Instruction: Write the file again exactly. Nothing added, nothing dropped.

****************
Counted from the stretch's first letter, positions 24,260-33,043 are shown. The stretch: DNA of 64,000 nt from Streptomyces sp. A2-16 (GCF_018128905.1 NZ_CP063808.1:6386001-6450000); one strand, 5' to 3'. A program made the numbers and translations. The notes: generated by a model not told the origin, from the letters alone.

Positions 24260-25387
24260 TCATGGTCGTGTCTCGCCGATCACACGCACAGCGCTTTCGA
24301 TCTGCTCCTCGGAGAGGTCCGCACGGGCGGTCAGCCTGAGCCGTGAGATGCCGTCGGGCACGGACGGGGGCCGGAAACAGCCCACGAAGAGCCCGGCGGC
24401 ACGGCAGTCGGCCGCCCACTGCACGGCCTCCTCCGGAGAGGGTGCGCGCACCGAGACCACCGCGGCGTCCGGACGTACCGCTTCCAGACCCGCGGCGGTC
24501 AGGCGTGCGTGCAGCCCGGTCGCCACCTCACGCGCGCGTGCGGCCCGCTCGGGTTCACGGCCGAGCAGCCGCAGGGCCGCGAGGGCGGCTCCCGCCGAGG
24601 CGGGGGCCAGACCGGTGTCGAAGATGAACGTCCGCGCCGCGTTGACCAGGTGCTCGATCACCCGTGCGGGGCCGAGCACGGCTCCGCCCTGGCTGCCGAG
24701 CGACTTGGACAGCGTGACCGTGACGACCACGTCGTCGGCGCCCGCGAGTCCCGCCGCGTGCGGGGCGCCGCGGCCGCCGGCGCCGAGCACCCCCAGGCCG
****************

Counted from the stretch's first letter, positions 24,260-33,043 are shown. The stretch: DNA of 64,000 nt from Streptomyces sp. A2-16 (GCF_018128905.1 NZ_CP063808.1:6386001-6450000); one strand, 5' to 3'. A program made the numbers and translations. The notes: generated by a model not told the origin, from the letters alone.

Positions 24260-25387
24260 TCATGGTCGTGTCTCGCCGATCACACGCACAGCGCTTTCGA
24301 TCTGCTCCTCGGAGAGGTCCGCACGGGCGGTCAGCCTGAGCCGTGAGATGCCGTCGGGCACGGACGGGGGCCGGAAACAGCCCACGAAGAGCCCGGCGGC
24401 ACGGCAGTCGGCCGCCCACTGCACGGCCTCCTCCGGAGAGGGTGCGCGCACCGAGACCACCGCGGCGTCCGGACGTACCGCTTCCAGACCCGCGGCGGTC
24501 AGGCGTGCGTGCAGCCCGGTCGCCACCTCACGCGCGCGTGCGGCCCGCTCGGGTTCACGGCCGAGCAGCCGCAGGGCCGCGAGGGCGGCTCCCGCCGAGG
24601 CGGGGGCCAGACCGGTGTCGAAGATGAACGTCCGCGCCGCGTTGACCAGGTGCTCGATCACCCGTGCGGGGCCGAGCACGGCTCCGCCCTGGCTGCCGAG
24701 CGACTTGGACAGCGTGACCGTGACGACCACGTCGTCGGCGCCCGCGAGTCCCGCCGCGTGCGGGGCGCCGCGGCCGCCGGCGCCGAGCACCCCCAGGCCG